Although rarely, mint will also invite some beetles, mealybugs, and aphids to the garden, which can feed on both its’ and basils’ leaves.

3. Sage

Sage hinder basil’s growth

Growing season Spring And Summer
Distinguish characteristics 
  • Tall perennials
  • White and silvery green foliage
  • Pleasant smell
Specific needs
  • well-drained soil
  • Full sun
Common pests 
  • Slugs, Beetles
  • Root rot, wilt

Sage is a well-known plant that is grown for its beautiful silver and white foliage. It is a fast-growing perennial with the ability to spread rather fast, adding some adorable light and contrast to the dark green splashes in the garden and overall landscape. This plant grows as a good companion with almost anything in the vegetable garden but won’t work its’ magic with onions, cucumbers, and basil plants!

Sage is growing in bushy clumps on its given patches of land, and its foliage is so aromatic when scratched or bruised! The leaves leave a wooly sensation when you touch them and are slightly glabrous on the heads.

Sage grows up to be three feet tall and thrives in moderately fertile and sandy soils and in full sun. In some climates, the sage plant will self-spread with rhizomes and seeds rather aggressively and can become a nuisance. Sage is a beautiful addition to any herb and flower beds and borders and are great companion plants in your vegetable garden!

Although sage is a good companion for many vegetable garden plants, it won’t do well with your basil. Overall, sage will require different soil conditions than basil. Compared to basil plants, sage will like dry soil. Sage will also hinder basil’s growth and flavor.

Sage will also attract slugs, bugs, root rot, and wilt which will all affect and damage your basil plantings. You should also watch out for powdery mildew, which can easily spread to other plants nearby.

4. Fennel

best way to grow fennel is alone

Growing season Summer, fall
Distinguish characteristics 
  • Perennial
  • Tall stems, yellow flowers
  • Parsley-like leaves
Specific needs
  • Fertile, moist soils
  • Full sun
Common pests 
  • No serious pest and disease issues
  • Aphids, stem rot

Fennel plants are deliciously aromatic perennials. These grow feathery and finely divided aromatic leaves and large quantities of tiny yellow flowers that grow on top of tall green stems. Blooming in high summer, the flowers of fennel attract butterflies which will pollinate them. After pollination, these flowers will give way to aromatic fennel seeds.

Fennel is also grown for its delicious and edible bulbs. While fennel will add flavor to salads and plenty of various dishes, it has some health benefits too!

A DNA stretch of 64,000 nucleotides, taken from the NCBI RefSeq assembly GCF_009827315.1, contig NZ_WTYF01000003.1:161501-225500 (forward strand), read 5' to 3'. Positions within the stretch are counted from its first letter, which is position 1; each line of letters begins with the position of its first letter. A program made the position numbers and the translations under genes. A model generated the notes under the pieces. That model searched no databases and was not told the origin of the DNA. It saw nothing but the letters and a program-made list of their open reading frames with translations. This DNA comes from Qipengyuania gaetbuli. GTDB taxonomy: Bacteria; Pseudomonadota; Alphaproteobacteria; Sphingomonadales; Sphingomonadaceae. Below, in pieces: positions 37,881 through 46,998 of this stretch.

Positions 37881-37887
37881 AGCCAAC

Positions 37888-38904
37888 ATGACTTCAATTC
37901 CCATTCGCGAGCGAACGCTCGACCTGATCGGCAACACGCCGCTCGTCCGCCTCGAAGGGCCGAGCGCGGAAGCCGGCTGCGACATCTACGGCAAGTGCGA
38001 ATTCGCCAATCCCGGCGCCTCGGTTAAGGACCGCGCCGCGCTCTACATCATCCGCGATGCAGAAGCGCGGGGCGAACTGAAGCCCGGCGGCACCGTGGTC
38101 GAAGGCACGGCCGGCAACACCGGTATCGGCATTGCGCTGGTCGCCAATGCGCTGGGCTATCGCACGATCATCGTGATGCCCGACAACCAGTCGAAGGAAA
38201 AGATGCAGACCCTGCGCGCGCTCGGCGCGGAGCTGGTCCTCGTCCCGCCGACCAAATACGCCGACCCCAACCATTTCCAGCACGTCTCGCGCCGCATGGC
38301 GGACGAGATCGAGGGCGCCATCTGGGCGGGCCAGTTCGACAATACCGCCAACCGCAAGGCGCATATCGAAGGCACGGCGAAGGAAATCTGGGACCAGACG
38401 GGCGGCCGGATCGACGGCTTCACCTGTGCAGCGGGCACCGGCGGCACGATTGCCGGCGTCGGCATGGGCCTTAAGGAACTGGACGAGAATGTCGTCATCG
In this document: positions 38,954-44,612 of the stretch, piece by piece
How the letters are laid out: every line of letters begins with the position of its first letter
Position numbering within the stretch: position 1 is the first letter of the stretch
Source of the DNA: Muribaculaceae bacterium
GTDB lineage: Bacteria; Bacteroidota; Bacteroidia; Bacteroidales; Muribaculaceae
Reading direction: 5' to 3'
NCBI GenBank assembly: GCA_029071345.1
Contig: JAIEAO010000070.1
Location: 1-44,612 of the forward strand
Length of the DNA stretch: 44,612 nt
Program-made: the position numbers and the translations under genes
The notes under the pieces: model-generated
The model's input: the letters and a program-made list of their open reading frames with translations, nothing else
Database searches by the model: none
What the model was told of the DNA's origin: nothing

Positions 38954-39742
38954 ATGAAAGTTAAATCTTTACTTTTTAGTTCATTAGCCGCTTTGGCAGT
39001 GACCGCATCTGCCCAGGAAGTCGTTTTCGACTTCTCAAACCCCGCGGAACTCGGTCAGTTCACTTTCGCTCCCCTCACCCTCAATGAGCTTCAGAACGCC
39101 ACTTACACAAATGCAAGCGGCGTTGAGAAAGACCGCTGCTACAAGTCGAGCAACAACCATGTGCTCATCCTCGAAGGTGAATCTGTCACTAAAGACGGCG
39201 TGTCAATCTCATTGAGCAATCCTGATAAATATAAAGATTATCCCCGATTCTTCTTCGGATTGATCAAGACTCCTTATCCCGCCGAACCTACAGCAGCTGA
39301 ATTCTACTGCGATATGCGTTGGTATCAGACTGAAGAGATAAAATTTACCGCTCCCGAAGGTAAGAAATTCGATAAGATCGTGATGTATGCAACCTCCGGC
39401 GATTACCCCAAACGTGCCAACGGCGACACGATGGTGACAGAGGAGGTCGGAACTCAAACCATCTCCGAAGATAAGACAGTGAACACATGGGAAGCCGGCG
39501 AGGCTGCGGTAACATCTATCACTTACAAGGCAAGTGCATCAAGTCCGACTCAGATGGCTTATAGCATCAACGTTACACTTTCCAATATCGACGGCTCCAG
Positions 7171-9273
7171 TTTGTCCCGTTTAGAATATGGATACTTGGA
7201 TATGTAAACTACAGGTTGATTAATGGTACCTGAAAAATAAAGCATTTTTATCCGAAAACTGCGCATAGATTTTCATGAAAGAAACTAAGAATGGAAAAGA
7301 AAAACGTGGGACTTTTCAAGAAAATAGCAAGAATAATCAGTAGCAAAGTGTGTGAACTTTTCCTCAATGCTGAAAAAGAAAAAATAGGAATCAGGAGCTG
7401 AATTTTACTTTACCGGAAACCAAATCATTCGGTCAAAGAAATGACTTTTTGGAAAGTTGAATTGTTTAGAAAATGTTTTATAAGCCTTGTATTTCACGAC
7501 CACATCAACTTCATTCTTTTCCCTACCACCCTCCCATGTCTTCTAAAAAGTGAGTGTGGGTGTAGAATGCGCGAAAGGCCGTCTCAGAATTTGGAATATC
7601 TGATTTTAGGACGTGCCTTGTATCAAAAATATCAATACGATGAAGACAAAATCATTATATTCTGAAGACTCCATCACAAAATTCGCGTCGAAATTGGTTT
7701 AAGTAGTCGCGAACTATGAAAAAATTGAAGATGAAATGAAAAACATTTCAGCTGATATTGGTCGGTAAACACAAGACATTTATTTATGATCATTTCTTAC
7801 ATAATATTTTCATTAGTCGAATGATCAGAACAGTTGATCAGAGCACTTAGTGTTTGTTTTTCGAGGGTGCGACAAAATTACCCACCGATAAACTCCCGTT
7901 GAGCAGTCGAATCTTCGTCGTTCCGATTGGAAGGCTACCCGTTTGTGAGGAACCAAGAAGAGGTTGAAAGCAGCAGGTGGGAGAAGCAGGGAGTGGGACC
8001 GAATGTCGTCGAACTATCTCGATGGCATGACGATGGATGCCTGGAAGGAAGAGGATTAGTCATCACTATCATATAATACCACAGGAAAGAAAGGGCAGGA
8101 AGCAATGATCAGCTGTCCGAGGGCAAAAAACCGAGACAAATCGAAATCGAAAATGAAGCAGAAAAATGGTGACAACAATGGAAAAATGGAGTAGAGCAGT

These plants grow up to six feet high and three feet wide. They prefer rich and moist soils and grow readily in full sun conditions. They are incredibly easy to grow and are a great addition to most flower and herb beds, as well as wildlife gardens! As long as you keep them as far away from basil as possible.

Fennel is a natural flea repellent and will improve your overall pest-fighting efforts in the garden. However, Basil is one of the numerous plants whose development can be slowed down by fennel. Fennel is also known to draw some pests like aphids and stem and root rot.

The best way to grow fennel is alone, as it hinders the growth of plants in its vicinity. In the event of basil growing, fennels could even kill your basil.

5. Thyme

Thyme has different growing conditions

Growing season Summer, fall
Distinguish characteristics 
  • Evergreen shrub
  • Gray and green leaves
  • Pink flowers
Specific needs
  • Average, medium moist soils
  • Full sun
Common pests 
  • No serious pest and disease issues

Thyme is both useful and ornamental plant. This bushy evergreen shrub has wonderful foliage of aromatic, grey, and green leaves with a dash of pink on its tips. In late spring and summer, this plant grows tons of small, bright purple and pink flowers, that attract bees and other beneficial insects. Thyme is an awesome herb, often used to flavor meat dishes, and is ideal for stuffing.

Thyme grows up to 12 inches tall and around 18 inches wide. It is a full sun lover and will enjoy average, medium, neutral, and well-drained soils. It loves well-worked soil that has excellent drainage and is a perfect choice for garden beds, borders, city gardens, Mediterranean gardens, and containers. However, it won’t be a good addition to your basil patch!

Basil and thyme don’t do well together primarily because they won’t enjoy the same growing conditions. However, thyme isn’t a picky grower and will grow in almost any soil setting.

Basil prefers plenty of moisture, but thyme will like sandy soil that can dry up fast.

6. Lavender

Lavender has different soil conditions

Growing season Summer, fall
Distinguish characteristics 
  • Evergreen shrub
  • Green leaves
  • Purple clumps of flowers
Specific needs
  • Average, medium moist soils
  • Full sun
Common pests 
  • No serious pest and disease issues